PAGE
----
Choosing to participate in a study is an important personal decision. Talk with your doctor and family members or friends about deciding to join a study. To learn more about this study, you or your doctor may contact the study research staff using the contacts provided below. For general information, Learn About Clinical Studies.

Layout table for eligibility information
Ages Eligible for Study:   40 Years to 70 Years   (Adult, Older Adult)
Sexes Eligible for Study:   All
Sampling Method:   Non-Probability Sample
Study Population
HIV patients, age 40-70 years old, with abdominal fat accumulation

Inclusion Criteria:

  • Men and women, ages 40-70 years
  • Documented HIV infection on stable antiretroviral therapy for ≥ 3 months
  • Abdominal obesity with waist circumference ≥ 102 cm in men, ≥ 88 cm in women
  • Indication for tesamorelin per clinical judgment

Exclusion Criteria:

  • CD4 < 100 cells/mm3 or HIV viral load > 400 copies/mL
  • Current active AIDS-defining illness
  • History or symptoms consistent with heart failure
  • Standard contraindications to MRI including severe allergy to gadolinium
  • Glomerular filtration rate (eGFR) < 45 mL/min/1.73 m2 within one month of MRI study
  • Use of growth hormone-releasing hormone (GHRH) or growth hormone (GH) within the past 6 months
  • HbA1c > 7%, chronic insulin use within the past 6 months, and/or change in anti-diabetic agents within the past 3 months
  • Change in statin therapy within the past 3 months
  • Chronic corticosteroid use except intermittent topic steroid creams or inhalers
  • Pregnancy or breastfeeding

Information from the National Library of Medicine

To learn more about this study, you or your doctor may contact the study research staff using the contact information provided by the sponsor.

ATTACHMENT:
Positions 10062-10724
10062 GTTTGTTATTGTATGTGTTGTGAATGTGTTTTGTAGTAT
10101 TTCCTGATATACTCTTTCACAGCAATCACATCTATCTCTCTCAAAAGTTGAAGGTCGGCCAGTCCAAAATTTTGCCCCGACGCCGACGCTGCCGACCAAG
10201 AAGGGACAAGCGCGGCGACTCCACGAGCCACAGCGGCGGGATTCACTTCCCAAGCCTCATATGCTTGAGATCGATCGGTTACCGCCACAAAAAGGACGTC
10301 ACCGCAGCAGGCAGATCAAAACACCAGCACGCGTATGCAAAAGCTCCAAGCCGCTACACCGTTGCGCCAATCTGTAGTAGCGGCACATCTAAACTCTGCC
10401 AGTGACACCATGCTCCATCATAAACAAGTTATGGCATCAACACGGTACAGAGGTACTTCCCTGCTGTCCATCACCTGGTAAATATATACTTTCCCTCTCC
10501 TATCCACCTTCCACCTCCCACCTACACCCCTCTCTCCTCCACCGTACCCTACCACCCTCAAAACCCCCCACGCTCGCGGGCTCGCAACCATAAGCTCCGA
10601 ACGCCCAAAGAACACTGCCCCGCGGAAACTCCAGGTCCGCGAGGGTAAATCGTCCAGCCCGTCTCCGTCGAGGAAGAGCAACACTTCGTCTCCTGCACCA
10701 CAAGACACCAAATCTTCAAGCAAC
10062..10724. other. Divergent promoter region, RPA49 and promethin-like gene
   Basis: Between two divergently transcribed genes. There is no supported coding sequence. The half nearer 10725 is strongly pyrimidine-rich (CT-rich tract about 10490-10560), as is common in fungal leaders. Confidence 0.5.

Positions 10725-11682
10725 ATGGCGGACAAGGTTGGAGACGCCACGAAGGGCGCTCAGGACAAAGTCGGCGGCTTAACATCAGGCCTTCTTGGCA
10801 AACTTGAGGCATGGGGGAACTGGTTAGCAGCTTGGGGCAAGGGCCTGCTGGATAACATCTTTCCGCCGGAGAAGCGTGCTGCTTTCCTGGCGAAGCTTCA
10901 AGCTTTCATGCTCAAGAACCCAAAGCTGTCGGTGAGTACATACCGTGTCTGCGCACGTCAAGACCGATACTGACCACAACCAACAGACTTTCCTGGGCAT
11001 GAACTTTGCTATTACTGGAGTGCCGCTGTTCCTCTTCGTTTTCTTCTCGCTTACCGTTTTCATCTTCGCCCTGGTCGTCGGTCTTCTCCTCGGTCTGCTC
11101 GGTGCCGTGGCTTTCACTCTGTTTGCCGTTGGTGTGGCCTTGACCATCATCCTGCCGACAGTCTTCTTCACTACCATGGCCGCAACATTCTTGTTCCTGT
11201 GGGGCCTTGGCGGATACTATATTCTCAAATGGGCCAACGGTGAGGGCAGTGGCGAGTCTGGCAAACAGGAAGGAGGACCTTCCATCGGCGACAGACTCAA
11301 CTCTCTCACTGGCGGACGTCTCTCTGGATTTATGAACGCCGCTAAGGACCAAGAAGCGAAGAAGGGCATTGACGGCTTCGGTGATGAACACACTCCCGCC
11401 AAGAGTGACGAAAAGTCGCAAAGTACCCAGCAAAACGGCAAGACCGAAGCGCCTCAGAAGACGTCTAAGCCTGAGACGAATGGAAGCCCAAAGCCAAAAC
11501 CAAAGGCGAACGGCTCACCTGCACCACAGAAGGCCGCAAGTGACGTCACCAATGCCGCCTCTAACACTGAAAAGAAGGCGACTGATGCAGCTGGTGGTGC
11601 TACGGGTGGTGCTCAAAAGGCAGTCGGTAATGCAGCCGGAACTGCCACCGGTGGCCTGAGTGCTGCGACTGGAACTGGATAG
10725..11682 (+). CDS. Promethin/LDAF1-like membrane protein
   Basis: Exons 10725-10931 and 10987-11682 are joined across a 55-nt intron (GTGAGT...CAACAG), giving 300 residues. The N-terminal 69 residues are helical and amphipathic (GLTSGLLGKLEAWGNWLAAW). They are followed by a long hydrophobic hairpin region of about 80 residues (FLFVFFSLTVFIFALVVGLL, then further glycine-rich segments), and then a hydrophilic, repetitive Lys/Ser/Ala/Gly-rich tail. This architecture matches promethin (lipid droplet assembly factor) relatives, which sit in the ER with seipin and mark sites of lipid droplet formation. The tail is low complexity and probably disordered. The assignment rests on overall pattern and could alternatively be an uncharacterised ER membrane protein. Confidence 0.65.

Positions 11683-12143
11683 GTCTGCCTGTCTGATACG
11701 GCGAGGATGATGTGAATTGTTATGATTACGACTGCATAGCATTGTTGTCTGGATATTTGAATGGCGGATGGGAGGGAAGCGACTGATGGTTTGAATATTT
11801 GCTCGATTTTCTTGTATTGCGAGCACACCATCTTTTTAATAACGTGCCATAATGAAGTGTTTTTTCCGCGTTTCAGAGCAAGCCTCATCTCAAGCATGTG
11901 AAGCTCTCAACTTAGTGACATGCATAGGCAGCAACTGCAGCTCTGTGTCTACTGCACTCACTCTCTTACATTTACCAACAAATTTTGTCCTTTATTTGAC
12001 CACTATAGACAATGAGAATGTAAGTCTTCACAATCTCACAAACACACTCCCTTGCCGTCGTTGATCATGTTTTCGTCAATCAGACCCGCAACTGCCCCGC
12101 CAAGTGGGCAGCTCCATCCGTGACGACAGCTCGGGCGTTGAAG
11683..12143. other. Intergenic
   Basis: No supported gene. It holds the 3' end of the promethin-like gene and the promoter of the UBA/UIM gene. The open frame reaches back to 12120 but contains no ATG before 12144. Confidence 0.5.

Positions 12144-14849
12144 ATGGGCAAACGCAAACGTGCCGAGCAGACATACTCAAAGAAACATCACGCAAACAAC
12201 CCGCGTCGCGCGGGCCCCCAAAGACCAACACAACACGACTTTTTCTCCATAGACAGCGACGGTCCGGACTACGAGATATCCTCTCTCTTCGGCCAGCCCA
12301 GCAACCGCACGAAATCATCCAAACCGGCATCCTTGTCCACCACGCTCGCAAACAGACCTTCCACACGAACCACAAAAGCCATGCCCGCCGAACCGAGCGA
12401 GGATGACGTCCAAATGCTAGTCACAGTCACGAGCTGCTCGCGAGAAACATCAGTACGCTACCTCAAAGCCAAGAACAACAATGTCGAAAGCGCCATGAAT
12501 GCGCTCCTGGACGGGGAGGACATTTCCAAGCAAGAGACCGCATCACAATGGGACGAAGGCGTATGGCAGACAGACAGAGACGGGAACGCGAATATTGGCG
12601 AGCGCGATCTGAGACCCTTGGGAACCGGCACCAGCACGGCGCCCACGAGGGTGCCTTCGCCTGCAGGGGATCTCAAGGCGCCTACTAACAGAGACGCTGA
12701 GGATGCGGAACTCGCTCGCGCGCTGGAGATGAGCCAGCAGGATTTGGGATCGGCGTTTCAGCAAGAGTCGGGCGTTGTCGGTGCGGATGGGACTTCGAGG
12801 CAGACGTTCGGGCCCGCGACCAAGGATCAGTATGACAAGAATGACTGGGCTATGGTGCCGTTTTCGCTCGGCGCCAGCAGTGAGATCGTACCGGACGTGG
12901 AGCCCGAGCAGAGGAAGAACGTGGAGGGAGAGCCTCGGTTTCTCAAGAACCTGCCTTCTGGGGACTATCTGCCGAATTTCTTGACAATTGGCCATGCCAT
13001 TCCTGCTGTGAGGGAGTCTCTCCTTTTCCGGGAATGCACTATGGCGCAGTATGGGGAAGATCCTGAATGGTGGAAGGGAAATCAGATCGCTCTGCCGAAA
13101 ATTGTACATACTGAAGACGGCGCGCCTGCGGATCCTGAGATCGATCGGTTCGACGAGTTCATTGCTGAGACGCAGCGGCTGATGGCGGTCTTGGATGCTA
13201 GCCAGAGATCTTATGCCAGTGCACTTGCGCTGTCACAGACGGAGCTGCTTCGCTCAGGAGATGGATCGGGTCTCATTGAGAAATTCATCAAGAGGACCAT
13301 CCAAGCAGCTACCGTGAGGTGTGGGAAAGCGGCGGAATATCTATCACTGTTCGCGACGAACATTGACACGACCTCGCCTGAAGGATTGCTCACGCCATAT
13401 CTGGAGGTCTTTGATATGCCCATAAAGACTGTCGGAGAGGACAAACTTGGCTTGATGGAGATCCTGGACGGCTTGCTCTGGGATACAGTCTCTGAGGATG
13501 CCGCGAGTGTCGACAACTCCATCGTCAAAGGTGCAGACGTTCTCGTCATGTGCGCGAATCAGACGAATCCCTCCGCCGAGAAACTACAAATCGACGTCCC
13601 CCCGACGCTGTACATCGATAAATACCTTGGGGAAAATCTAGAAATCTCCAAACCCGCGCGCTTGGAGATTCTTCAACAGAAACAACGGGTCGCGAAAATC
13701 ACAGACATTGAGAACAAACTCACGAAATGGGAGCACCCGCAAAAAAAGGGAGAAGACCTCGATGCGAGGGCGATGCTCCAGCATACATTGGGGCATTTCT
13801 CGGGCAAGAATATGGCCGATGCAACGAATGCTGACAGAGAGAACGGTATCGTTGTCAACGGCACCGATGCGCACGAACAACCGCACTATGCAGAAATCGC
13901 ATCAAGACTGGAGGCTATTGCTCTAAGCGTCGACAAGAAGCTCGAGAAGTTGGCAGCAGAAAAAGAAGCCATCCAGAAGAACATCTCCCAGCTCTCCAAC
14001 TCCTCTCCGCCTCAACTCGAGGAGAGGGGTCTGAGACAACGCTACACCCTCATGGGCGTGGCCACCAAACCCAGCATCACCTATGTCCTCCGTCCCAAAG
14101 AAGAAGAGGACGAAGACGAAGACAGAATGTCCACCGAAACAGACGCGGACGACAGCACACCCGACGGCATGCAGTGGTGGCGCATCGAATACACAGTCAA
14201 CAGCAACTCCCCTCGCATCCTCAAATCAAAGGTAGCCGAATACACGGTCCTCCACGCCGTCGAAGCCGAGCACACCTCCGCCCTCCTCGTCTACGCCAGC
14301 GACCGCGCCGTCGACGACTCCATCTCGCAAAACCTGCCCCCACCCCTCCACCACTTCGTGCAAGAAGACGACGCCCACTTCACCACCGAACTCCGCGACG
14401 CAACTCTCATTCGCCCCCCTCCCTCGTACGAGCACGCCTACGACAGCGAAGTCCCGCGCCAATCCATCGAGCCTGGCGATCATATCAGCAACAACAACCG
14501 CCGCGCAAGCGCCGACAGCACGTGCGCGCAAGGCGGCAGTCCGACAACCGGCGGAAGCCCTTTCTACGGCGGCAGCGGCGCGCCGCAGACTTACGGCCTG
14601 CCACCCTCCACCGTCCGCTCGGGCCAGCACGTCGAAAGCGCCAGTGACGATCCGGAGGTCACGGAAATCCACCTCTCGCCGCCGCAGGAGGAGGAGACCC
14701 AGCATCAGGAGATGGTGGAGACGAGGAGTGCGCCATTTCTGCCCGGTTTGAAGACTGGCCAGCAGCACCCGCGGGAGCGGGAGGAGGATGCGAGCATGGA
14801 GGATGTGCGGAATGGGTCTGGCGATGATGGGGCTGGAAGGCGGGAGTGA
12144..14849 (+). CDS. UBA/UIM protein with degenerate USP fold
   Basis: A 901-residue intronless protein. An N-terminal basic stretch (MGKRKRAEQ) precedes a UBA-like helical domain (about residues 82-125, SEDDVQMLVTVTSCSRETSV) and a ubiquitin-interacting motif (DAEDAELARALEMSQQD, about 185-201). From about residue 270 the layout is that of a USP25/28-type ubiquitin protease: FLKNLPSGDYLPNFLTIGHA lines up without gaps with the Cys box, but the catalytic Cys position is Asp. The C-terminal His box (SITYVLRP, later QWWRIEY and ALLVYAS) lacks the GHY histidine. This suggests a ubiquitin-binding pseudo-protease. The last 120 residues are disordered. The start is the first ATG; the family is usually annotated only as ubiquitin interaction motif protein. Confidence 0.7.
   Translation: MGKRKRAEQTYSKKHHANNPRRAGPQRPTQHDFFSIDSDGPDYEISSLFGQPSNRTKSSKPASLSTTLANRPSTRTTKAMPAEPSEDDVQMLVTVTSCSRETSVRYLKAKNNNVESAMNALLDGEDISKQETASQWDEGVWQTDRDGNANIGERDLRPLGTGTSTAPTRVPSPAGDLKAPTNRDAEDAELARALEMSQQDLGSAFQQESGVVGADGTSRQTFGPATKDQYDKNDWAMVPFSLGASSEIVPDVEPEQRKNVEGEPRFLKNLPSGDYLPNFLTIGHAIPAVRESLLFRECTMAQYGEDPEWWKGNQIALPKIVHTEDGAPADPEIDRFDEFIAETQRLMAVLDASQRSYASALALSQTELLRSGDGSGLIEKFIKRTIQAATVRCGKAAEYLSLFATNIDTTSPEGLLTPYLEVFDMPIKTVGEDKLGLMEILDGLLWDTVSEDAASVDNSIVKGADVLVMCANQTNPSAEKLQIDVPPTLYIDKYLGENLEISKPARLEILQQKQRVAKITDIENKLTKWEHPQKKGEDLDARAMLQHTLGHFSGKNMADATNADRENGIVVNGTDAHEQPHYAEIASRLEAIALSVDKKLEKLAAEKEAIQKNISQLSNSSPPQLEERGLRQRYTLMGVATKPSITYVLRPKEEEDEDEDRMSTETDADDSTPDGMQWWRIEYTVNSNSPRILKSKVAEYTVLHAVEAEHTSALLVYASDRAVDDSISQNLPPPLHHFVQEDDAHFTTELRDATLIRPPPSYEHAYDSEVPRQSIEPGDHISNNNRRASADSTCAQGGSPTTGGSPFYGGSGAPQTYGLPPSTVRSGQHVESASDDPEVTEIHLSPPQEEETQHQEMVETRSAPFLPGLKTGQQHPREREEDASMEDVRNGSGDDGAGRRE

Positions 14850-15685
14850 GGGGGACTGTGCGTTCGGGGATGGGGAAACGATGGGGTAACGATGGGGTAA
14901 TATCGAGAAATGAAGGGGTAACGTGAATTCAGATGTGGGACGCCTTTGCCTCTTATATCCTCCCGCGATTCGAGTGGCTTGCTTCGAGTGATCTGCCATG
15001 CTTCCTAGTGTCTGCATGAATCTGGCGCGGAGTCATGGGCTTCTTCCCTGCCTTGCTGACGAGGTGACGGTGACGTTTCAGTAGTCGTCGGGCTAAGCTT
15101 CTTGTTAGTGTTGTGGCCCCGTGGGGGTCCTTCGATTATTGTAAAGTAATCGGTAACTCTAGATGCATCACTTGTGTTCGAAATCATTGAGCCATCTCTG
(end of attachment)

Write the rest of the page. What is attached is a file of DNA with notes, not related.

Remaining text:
Please refer to this study by its identifier (NCT number): NCT03826160

Layout table for location contacts
Contact: Lindsay T Fourman, MD 617-643-4590
Contact: Steven Grinspoon, MD 617-724-9109

Layout table for location information
United States, Massachusetts
Massachusetts General Hospital Recruiting
Boston, Massachusetts, United States, 02114
Contact: Steven Grinspoon, MD    617-724-9109   
Principal Investigator: Steven Grinspoon, MD         
Sponsors and Collaborators
Massachusetts General Hospital
Layout table for investigator information
Principal Investigator: Steven Grinspoon, MD Massachusetts General Hospital
Layout table for additonal information
Responsible Party: Steven K. Grinspoon, MD, Professor of Medicine, Massachusetts General Hospital Identifier: NCT03826160    
Other Study ID Numbers: 2018P001792
First Posted: February 1, 2019    Key Record Dates
Last Update Posted: August 14, 2019
Last Verified: August 2019
Individual Participant Data (IPD) Sharing Statement:
Plan to Share IPD: Undecided

Layout table for additional information
Studies a U.S. FDA-regulated Drug Product: No
Studies a U.S. FDA-regulated Device Product: No
Additional relevant MeSH terms:
Layout table for MeSH terms
Acquired Immunodeficiency Syndrome
HIV Infections
Heart Diseases
Immunologic Deficiency Syndromes
Immune System Diseases
Lentivirus Infections
Retroviridae Infections
RNA Virus Infections
Virus Diseases
Sexually Transmitted Diseases, Viral
Sexually Transmitted Diseases
Slow Virus Diseases
Skin Diseases, Metabolic
Skin Diseases
Lipid Metabolism Disorders
Metabolic Diseases
Cardiovascular Diseases